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Thread: Quart Jars

  1. Default Quart Jars

    Hello all!

    This is one of those ventures that I just happened to get a burr up somewhere and take the dive and just do it! I have been wanting to drink mead and see how it tastes and see how I like it. Just to let you know, there are very few bottles of mead in South Mississippi. Lots of honey! Just no mead.

    I have got to change this...

    Like a lot of things in life, start small. I want to try everything, but my pocket book says no. Even though honey is prevalent here in the deep south, it is still not cheap. And as an aspiring engineering student with a family, funds are limited.

    So, with a small investment from Amazon of yeast, nutrient, and airlocks, and with an investment of honey from big box, i don't want to ruin the great stuff! Let us begin!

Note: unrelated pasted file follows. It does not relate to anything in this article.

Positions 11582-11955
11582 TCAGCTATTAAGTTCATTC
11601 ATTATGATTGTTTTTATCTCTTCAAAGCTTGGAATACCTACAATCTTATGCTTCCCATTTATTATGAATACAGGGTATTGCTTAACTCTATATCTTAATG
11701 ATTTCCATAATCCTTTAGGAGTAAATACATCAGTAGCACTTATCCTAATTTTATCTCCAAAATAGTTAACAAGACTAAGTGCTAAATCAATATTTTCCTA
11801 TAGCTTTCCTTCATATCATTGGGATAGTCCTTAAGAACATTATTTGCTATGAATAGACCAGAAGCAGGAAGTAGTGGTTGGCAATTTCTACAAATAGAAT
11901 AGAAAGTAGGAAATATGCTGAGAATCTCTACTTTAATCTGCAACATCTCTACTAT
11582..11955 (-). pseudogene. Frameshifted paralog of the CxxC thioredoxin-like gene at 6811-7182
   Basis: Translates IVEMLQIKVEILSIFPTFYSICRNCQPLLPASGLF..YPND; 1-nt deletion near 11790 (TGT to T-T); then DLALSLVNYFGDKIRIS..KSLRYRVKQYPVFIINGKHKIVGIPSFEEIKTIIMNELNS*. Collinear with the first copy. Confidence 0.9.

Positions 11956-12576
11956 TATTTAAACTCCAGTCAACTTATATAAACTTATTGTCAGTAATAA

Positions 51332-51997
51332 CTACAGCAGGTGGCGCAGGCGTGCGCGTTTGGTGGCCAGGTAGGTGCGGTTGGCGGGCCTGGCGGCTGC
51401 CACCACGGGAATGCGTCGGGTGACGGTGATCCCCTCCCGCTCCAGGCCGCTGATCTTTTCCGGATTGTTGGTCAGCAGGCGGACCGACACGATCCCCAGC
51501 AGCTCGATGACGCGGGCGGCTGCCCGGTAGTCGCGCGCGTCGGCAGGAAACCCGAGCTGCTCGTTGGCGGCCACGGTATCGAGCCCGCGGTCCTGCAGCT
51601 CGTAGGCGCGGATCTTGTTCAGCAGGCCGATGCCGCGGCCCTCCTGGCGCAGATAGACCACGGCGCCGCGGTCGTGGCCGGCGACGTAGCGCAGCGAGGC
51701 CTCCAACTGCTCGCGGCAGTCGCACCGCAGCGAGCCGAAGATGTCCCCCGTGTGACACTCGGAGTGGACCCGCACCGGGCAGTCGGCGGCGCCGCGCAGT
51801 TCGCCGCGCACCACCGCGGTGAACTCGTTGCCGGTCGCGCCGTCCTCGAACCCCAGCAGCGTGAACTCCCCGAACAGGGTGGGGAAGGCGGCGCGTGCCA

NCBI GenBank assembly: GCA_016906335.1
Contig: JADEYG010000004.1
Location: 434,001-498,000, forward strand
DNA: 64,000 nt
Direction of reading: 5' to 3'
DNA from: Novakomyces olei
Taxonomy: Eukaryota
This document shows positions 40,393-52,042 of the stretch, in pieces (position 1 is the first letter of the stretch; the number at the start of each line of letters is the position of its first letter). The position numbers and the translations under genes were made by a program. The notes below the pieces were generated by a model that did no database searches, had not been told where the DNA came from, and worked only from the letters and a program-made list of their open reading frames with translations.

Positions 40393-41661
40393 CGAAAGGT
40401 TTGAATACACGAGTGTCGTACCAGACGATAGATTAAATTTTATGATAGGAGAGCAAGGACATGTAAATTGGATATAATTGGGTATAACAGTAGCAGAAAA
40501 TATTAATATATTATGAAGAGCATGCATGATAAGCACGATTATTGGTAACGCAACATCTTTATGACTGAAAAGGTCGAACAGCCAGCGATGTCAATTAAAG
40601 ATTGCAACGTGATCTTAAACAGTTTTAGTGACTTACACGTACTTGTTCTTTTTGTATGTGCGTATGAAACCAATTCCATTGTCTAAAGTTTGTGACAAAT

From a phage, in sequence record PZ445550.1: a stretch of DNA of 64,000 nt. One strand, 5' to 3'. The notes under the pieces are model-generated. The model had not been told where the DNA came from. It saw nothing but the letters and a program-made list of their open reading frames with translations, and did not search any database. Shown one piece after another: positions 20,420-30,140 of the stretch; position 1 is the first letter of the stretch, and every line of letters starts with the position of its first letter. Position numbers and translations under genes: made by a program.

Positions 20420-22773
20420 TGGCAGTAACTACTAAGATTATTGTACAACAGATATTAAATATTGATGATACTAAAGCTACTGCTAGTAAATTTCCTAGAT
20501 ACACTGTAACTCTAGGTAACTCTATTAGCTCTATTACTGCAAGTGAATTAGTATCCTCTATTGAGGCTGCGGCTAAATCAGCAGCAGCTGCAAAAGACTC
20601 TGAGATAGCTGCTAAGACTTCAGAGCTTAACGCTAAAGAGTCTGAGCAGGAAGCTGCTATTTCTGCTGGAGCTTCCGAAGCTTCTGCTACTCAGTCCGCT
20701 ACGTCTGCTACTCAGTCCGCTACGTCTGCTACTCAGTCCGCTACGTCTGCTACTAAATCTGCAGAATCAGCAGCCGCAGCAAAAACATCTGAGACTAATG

This thread will be updated as the the brew progresses, I want to document some of the problem that are encountered with small batch. And to see what can be done with small batch.

    Enjoy!

    Seargent

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    This is the set up Iím going to use.


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    That's how I started too
    The most important thing I learned about going this route... get a used triple beam balance to measure ingredients.

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    You have... a lot of yeast! I started my first fermentations in old 750ml whisky bottles and it worked just fine, to be honest. Good luck, looking forward to your updates!